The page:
The most common forms of medication used to treat panic disorders are antidepressants and anti-anxiety medication. More specifically, Selective Serotonin Reuptake Inhibitors (SSRI’s; e.g.., Paxil, Prozac, Zoloft), Benzodiazepines (e.g., Xanax, Lorazepam), and Selective Norepinephrine Reuptake Inhibitors (SNRI’s; e.g., Cymbalta, Effexor, Pristiq). These medications may have side effects and taking them can lead to tolerance, withdrawal symptoms, and dependence, so it is important that you consult with a physician before starting or stopping these medications. 



A type of psychotherapy called cognitive behavioral therapy (CBT) is a common form of treatment for panic disorder. CBT teaches individuals different ways of thinking, behaving, and reacting to the feelings that come on with a panic attack. The attacks can begin to disappear when an individuals learn to react differently to the physical sensations of anxiety and fear that occur during panic attacks.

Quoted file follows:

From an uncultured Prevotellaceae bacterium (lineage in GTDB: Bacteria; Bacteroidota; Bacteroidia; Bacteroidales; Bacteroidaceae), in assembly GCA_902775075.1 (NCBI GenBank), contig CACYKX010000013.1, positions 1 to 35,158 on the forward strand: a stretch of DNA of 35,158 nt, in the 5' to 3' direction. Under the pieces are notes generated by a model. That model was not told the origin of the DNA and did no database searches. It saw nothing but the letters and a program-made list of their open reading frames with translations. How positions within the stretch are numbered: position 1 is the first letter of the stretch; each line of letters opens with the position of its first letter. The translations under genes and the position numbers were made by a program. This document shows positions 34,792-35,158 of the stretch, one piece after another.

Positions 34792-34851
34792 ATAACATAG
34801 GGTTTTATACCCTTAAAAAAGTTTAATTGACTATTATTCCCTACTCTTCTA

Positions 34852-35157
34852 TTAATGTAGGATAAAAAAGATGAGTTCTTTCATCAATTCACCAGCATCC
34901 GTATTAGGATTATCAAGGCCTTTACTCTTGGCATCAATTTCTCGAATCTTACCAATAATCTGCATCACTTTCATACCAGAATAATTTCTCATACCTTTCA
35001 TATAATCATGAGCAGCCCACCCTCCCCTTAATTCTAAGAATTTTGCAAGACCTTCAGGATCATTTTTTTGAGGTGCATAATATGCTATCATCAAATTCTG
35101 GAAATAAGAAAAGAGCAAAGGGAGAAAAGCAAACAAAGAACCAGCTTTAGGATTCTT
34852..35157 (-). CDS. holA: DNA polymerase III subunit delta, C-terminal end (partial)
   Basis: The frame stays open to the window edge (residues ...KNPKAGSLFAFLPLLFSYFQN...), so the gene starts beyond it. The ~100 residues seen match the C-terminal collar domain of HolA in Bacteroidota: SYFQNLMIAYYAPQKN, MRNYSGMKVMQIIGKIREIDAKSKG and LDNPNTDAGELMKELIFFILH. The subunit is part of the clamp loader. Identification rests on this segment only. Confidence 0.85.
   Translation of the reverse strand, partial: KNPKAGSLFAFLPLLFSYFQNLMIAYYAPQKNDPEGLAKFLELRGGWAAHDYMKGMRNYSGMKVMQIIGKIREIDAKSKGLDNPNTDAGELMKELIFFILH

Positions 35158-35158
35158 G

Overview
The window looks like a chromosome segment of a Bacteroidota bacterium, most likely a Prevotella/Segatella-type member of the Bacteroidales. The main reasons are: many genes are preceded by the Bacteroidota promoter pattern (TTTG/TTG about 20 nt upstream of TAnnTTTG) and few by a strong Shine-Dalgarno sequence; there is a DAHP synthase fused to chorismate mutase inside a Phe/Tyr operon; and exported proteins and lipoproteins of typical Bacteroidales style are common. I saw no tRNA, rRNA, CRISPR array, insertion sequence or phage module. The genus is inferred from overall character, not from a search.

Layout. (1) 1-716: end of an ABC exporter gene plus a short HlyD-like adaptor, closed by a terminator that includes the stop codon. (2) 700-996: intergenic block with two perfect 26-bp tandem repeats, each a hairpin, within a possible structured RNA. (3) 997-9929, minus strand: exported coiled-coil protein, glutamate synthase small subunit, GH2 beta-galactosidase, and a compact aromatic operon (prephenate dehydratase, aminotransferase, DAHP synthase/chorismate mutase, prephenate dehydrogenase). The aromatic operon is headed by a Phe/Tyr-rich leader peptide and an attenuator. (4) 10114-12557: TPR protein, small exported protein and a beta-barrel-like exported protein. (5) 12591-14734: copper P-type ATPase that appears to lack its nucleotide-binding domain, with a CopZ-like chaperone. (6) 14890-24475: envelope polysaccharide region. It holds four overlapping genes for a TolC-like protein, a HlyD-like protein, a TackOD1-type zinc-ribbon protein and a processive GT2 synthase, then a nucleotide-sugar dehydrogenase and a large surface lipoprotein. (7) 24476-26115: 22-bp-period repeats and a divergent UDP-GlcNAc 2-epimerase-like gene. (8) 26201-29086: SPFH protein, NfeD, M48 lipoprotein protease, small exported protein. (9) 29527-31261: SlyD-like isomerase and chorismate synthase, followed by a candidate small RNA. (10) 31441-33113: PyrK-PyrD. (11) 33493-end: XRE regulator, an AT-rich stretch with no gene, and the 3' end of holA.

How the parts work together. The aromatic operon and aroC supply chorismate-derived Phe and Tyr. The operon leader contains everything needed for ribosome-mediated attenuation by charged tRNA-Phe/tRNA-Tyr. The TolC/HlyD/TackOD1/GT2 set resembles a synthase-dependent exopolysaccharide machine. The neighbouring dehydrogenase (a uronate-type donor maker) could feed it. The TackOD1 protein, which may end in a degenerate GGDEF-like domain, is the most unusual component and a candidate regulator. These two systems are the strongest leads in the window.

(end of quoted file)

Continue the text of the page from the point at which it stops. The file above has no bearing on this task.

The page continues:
Differences Between Common Disorders

There are other disorders that may resemble general panic disorder, so it is important to differentiate the difference between common disorders that may get confused with this disorder.


  • Other specified anxiety disorder or unspecified anxiety disorder- Panic disorder should not be diagnosed if full-symptom (unexpected) panic attacks have never been experienced. In the case of only limited-symptom unexpected panic attacks, an other specified anxiety disorder or unspecified anxiety disorder diagnosis should be considered.
  • Anxiety disorder due to another medical condition- Panic disorder is not diagnosed if the panic attacks are judged to be a direct physiological consequence of another medical condition. 
  • Substance/medication-induced anxiety disorder- Panic disorder it not diagnosed if the panic attacks are judged to be a direct physiological consequent of a substance. 
  • Other mental disorders with panic attacks as an associated fear (e.g., other anxiety disorders and psychotic disorder)- Panic attacks that occur as a symptom of other anxiety disorders are expected (e.g., triggered by social situations in social anxiety disorder, by phobic objects or situations in specific phobia or agoraphobia, by worry in generalized anxiety disorder, by separation from home or attachment figures in separation anxiety disorder) and thus would not meet criteria for a paid disorder. 



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(5th ed.) Arlington, VA: American Psychiatric Association.